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Draw a neat diagram of a Reverberatory furnace and label its parts?

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Last updated date: 20th Jun 2024
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Answer
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Hint: Reverberatory furnace is an apparatus which we use in making nickel, copper or tin, metals like that. Usually for the process of smelting and refining or these metals from its ores.
Reverberatory smelting has recent application in giving way to such newer processes as continuous smelting and the use of electric or flash furnaces.

Complete step by step answer:
Reverberatory furnace, which is used in production of copper, nickel and tin, is a furnace used for refining or smelting in which the fuel does not come in direct contact with the ore of the materials but instead it heats it with the help of a flame which is, blown over it from some other chamber. In the production of steel, this process is termed as the open-hearth process. We pass the heat over the hearth, in which we place the ore, and then it reverberates back. The roof is curved, along with the highest point which is located over the firebox. And then it slopes downward toward a bridge made up of flues that deflect the flame so that it reverberates. The hearth is made thick and waterproof so that the heavy matte, or molten impure metal, cannot enter through and into it, and we make the walls with the material which resists chemical attack by the slag. The process is continuous in the reverberatory furnace: concentrate of ore is charged through openings which are present in the roof; slag, which rises to the top, overflows continuously at one end; and the matte is tapped at intervals from the deepest part of the ore bath for transfer to a converter, where it is further refined.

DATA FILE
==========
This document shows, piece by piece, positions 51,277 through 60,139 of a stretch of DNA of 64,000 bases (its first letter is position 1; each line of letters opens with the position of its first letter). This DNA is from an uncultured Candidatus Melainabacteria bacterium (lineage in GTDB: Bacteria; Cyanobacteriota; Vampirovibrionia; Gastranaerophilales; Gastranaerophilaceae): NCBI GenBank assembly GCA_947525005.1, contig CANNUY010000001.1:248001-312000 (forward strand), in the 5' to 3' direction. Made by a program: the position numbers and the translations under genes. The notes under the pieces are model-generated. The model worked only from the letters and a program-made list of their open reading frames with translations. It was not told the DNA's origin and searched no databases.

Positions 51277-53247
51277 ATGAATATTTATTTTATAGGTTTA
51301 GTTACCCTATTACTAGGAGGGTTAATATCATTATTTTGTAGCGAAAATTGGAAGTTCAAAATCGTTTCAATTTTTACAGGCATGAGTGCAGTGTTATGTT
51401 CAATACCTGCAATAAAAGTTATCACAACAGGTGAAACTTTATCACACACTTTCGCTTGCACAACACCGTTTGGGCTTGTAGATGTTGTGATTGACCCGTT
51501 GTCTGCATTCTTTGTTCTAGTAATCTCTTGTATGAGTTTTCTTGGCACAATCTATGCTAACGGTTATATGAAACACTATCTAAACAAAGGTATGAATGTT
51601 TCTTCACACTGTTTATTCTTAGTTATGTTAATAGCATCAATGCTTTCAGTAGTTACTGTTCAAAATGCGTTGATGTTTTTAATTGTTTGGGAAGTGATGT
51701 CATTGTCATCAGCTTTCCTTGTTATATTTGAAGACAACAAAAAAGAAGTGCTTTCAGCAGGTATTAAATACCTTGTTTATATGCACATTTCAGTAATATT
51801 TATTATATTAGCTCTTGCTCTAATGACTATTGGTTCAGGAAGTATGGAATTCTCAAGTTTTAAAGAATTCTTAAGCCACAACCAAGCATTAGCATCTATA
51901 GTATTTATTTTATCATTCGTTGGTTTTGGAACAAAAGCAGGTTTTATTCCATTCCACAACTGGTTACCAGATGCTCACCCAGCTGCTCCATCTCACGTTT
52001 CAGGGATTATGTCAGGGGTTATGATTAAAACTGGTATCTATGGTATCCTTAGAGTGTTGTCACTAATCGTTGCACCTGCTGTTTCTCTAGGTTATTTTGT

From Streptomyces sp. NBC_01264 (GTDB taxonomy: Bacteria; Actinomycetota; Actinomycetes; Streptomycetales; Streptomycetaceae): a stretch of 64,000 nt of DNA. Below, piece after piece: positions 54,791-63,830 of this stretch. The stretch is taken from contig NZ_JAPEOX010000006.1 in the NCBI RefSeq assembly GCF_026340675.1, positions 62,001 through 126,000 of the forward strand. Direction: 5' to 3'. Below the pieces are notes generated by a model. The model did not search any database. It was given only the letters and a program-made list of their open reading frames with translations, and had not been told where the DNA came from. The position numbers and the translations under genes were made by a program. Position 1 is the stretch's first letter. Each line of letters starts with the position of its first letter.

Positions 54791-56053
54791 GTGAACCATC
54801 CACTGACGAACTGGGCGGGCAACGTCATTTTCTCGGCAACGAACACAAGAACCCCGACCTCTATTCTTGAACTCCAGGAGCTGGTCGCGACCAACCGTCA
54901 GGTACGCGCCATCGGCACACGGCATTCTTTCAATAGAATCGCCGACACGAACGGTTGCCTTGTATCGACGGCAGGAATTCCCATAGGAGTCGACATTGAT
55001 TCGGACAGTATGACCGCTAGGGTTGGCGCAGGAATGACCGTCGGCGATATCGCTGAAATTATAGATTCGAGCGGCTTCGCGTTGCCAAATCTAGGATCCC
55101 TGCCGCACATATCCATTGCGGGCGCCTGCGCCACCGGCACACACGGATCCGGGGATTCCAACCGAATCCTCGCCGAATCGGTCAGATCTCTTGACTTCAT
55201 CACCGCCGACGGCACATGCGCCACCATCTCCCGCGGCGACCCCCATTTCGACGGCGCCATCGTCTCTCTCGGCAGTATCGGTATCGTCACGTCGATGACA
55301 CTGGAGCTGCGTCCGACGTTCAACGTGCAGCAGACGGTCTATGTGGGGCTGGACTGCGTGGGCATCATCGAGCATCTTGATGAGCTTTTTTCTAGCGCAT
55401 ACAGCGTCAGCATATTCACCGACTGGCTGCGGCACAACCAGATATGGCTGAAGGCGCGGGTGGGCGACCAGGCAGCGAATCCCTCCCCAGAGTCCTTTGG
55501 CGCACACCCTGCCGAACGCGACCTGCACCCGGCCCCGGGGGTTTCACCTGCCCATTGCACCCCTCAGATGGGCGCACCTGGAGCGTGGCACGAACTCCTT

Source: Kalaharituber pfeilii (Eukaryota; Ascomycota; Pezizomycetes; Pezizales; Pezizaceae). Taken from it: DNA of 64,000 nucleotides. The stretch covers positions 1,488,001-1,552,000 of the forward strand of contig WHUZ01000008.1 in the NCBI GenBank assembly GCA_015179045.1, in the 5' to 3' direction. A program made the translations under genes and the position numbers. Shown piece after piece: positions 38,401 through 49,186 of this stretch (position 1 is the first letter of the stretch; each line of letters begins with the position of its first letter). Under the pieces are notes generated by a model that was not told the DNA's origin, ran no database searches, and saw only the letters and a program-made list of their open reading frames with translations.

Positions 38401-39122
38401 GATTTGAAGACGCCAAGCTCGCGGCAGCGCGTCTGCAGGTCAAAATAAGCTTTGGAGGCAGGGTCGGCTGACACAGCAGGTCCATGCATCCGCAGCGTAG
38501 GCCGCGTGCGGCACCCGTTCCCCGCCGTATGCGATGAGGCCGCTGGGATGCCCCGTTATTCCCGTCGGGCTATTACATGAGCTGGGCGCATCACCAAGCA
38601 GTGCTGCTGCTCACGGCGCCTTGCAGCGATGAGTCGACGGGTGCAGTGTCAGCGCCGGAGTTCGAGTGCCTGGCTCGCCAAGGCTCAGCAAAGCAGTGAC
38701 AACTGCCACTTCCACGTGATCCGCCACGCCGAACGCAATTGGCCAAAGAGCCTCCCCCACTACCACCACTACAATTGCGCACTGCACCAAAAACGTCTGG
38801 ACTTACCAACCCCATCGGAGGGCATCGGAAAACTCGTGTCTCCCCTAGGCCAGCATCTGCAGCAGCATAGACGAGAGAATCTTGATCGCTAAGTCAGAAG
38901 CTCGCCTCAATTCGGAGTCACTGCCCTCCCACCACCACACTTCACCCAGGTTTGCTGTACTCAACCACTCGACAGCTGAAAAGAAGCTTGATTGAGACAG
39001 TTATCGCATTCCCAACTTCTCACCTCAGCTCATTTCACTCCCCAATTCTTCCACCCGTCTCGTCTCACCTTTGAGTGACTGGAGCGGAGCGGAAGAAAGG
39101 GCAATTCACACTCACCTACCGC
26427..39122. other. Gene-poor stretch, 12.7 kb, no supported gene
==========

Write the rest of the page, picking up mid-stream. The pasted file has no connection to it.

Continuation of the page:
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A number of technical innovations have improved the capacity of production of this furnace, although its basic construction has remained the same. Roofs were made of refractory brick instead of the ordinary brick used earlier, and this has permitted higher temperatures which in turn resulted in faster refining. Reverberatory smelting has recently been giving way to such newer processes as continuous smelting and the use of electric or flash furnaces.

Note: Reverberatory furnaces which are usually termed as air furnaces in this context, were at first also used for melting pig iron, brass, and bronze for foundry work.
For the first \[75{ }years\] of the \[20th\] century they were also, the dominant smelting furnace used in production of copper, treating either roasted calcine or raw copper sulfide concentrate